"At the end of the day, man is still man independent of time and space, and what we have is that, at this latitude, both that culture and the Maya looked at the same sky, they had the same stars on the horizon," said director of the Chichen Itza archaeological site, Marco Antonio Santos.
Cultural exchange and dialogue prompt the evolution of human civilization. The ancient Chinese Silk Road, for instance, has played a big role in connecting peoples and cultures over centuries. In this day and age, China's exchanges with other countries in culture, arts, archeology and education go far beyond the past.
As the president of a country with an ancient civilization, Xi has made personal efforts to promote exchanges and mutual learning among civilizations.
Xi has been fascinated by the diversity of civilizations during his overseas trips, including those to the ancient Mayan ruins of Chichen Itza in Mexico, the Acropolis Museum in Athens, the Luxor Temple in Egypt, the ancient city of Bukhara in Uzbekistan and India's Group of Monuments at Mahabalipuram.
His respect and admiration for other civilizations were also manifest in his frequent reference to foreign culture, ranging from world-famous classics to well-told stories and arts and crafts symbolizing intermingled cultures.
The COVID-19 outbreak, though dramatically reduced international travels, has not stopped cultural exchange. Chinese music, TV dramas and books continue to be staged and read on foreign soil, not to mention abundant resources of Chinese culture online.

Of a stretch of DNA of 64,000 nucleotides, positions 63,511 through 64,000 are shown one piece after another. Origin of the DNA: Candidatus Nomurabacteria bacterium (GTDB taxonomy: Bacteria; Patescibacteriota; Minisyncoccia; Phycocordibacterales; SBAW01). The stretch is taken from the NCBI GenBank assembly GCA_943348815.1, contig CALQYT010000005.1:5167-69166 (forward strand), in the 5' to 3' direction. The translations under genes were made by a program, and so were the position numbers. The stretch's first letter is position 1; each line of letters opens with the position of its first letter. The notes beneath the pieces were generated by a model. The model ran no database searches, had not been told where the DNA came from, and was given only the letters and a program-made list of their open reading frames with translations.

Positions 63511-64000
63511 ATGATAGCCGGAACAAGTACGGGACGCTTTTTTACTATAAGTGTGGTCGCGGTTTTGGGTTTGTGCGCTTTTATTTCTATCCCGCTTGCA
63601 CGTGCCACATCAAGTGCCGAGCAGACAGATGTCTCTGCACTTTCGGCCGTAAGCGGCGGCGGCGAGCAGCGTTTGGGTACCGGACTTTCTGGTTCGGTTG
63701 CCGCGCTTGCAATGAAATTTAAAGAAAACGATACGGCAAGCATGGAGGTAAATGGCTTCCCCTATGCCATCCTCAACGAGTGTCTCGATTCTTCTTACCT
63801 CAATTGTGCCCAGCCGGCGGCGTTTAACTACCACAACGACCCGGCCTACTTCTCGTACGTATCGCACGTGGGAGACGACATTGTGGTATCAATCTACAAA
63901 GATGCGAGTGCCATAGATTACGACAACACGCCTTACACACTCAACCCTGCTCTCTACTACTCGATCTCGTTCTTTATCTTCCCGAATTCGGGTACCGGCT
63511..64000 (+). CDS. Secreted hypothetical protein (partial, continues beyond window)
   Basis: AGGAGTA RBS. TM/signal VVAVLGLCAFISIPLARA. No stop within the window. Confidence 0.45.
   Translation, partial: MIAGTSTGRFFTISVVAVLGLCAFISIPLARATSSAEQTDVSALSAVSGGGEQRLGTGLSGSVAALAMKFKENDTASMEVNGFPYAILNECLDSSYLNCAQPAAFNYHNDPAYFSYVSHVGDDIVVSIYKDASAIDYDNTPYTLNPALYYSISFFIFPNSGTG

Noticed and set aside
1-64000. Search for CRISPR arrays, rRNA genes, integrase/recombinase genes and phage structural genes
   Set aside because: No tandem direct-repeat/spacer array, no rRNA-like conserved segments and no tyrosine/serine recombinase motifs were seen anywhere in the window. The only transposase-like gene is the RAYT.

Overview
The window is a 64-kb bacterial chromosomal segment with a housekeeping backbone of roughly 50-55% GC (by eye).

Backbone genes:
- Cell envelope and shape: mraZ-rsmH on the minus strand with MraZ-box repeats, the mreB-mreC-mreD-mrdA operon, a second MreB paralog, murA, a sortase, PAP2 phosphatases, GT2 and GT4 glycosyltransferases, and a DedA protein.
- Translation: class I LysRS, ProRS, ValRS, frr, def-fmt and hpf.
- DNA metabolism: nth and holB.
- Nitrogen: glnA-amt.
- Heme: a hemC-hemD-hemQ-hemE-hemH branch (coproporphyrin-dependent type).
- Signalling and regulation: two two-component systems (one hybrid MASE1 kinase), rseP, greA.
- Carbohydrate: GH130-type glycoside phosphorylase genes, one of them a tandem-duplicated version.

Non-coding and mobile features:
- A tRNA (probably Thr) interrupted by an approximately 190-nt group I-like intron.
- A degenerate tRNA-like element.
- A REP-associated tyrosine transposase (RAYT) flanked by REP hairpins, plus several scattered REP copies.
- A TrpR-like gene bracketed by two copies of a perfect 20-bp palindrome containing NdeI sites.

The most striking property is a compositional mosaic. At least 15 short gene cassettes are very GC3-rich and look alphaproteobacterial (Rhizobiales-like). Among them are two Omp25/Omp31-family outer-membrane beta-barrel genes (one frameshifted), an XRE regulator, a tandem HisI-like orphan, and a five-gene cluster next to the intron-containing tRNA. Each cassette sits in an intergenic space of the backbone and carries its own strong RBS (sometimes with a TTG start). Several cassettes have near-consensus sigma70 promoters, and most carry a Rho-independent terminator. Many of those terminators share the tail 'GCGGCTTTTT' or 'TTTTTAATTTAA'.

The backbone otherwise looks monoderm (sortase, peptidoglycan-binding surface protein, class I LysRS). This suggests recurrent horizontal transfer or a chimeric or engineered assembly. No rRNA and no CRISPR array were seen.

WORKING FOR BETTER WORLD
On a nine-story Basantapur complex in Kathmandu, a UNESCO World Heritage Site that was badly damaged during the 2015 earthquake, Chinese conservation engineers are putting finishing touches on their meticulous restoration work.
The exquisite and sophisticated wood and brick structures damaged in the 7.9-magnitude earthquake were brought back to life by the Chinese team, who stayed in Nepal and worked around the clock despite difficulties imposed by the pandemic.
Apart from cultural heritage conservation, China is also working with other countries in poverty reduction, environmental protection and other fields as part of its efforts to jointly build a community with a shared future for mankind.
Rooted in traditional Chinese culture, the vision of building such a community is China's contribution to human civilization. Beijing has applied and enriched such a vision in developing bilateral and multilateral relations, and practised it in such areas as ocean, health and environment.
As a key platform for building a community with a shared future for mankind, the Belt and Road cooperation has won increasing popularity, eyeing further development in health, environment, digital growth and other areas.
In addition, China's anti-poverty cooperation continued despite the pandemic, with new pilot projects announced in Southeast Asian countries, and training programs expanding to help African farmers.
Civilization has a soft yet powerful influence. Learning from a different civilization can and should help build friendship between peoples, promote progress of human society and safeguard world peace for a better world for all.